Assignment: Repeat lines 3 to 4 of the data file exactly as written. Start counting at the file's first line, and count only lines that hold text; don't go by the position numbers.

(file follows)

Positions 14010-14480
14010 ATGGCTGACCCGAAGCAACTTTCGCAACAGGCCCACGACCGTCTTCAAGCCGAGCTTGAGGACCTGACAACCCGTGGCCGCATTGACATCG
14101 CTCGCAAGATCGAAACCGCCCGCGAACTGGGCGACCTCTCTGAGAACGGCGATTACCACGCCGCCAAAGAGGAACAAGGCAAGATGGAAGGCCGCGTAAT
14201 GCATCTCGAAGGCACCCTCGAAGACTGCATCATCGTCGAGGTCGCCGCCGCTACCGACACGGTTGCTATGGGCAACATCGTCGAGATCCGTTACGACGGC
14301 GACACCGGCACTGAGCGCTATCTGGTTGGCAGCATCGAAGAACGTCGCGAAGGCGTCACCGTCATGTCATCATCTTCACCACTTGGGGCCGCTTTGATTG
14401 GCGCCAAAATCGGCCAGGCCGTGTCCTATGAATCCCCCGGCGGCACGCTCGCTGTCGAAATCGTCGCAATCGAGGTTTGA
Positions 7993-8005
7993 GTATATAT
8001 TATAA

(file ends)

14101 CTCGCAAGATCGAAACCGCCCGCGAACTGGGCGACCTCTCTGAGAACGGCGATTACCACGCCGCCAAAGAGGAACAAGGCAAGATGGAAGGCCGCGTAAT
14201 GCATCTCGAAGGCACCCTCGAAGACTGCATCATCGTCGAGGTCGCCGCCGCTACCGACACGGTTGCTATGGGCAACATCGTCGAGATCCGTTACGACGGC